Pexels | Tima Miroshnichenko 
An overnight trip may not require a pet sitter, but anything longer than a 24-hour getaway will require care for your rabbit.

Now that travel rules are easing, you may be planning a much-needed holiday. Vacation should be about fun and relaxation, not responsibility. But you still need to think about your pets while taking a break from the real world. The House Rabbits Society suggests some options when you plan to leave your pet rabbit for more than a day.

Pet sitters for rabbits

Find a reliable friend who knows your rabbit or a pet sitter who knows rabbits to come once or twice a day. Have the person meet with you and your rabbit to go over care and expectations. Leave a list of instructions covering feeding and cleaning routines, signs of illness, and phone numbers of your veterinarian and other people who can give advice on rabbits (in case a question arises when your veterinarian is unavailable). Daily portions of vegetables and fruits can be fixed ahead and stored in storage bags in refrigerator drawers for up to a week (parsley, carrot chunk, broccoli, and celery store well but your rabbit should be accustomed to these before your trip).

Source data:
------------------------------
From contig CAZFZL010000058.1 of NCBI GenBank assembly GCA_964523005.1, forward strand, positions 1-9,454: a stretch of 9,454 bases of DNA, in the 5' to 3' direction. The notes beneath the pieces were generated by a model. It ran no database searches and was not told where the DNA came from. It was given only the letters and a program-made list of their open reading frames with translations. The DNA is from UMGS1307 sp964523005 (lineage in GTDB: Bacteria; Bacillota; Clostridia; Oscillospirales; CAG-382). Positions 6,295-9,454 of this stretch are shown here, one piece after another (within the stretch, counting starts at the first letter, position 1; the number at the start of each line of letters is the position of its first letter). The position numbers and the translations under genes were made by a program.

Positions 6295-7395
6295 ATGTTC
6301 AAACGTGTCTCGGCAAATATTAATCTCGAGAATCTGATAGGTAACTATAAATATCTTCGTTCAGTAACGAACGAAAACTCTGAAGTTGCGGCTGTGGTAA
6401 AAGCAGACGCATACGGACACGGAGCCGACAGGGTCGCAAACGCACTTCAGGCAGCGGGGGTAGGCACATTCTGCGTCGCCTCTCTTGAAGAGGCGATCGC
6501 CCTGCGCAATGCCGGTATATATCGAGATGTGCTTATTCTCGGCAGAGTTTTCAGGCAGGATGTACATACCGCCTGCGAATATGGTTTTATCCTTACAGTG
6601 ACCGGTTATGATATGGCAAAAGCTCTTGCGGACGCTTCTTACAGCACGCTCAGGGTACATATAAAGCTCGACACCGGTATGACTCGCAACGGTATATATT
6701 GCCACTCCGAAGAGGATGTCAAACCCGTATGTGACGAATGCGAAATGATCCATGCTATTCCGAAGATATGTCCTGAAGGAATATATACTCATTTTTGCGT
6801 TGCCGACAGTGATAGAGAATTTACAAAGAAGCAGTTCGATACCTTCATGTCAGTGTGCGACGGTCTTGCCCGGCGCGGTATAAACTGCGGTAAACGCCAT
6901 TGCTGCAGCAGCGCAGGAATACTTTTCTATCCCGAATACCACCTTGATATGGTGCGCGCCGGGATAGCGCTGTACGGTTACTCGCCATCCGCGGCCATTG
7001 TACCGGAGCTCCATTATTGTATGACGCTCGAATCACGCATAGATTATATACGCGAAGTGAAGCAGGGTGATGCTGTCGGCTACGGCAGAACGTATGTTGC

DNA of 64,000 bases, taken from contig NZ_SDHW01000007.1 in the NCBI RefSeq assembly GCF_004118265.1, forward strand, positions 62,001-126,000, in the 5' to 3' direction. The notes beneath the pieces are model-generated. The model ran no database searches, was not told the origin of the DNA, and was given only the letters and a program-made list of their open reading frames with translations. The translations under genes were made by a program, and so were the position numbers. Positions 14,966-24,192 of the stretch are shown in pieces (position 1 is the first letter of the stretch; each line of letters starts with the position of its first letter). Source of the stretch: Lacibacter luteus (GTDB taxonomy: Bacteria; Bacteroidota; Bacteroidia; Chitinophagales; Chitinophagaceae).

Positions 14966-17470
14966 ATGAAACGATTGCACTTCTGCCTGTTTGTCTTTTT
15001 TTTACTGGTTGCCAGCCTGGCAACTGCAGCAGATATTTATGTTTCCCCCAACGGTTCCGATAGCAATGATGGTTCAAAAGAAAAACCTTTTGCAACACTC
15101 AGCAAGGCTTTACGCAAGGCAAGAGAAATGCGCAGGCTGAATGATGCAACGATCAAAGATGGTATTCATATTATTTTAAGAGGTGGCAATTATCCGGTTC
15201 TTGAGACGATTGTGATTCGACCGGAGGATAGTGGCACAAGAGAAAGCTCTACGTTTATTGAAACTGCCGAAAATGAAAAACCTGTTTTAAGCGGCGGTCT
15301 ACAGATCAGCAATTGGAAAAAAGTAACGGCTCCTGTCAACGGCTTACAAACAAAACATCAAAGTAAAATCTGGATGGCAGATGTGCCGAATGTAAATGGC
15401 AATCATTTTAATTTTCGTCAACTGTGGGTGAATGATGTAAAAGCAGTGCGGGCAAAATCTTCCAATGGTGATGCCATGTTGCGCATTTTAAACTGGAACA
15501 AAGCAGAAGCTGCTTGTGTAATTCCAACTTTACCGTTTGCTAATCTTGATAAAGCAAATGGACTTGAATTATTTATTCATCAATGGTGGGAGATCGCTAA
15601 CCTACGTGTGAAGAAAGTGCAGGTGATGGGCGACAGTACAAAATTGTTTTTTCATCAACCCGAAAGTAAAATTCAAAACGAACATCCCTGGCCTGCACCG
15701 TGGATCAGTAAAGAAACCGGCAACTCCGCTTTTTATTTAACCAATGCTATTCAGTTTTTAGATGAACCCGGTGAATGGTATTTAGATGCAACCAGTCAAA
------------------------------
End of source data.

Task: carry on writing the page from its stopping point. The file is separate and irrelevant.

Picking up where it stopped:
Board your rabbit in someone’s home

You may have a friend who will take your rabbit or you may contact Singapore’s House Rabbit Society  for names of some volunteers who board rabbits.

If the person you choose is familiar with rabbits, symptoms of illness may be more quickly recognized. Your rabbit may get more attention than from a visiting sitter. A caged rabbit may get more exercise time than if left at home.

Board at a veterinarian or kennel

This should be a last resort when leaving your rabbit behind. But if you choose this, there are several things you should consider:

  • Ask to see where your rabbit will stay. Ideally, the rabbit should be in a room away from dogs and cats. If the rabbit will be in the “cat room,” her cage should not face the cats.
  • Ask if you can bring your rabbit’s cage from home. This may minimize the change.
  • The veterinarian or kennel should be familiar with rabbits.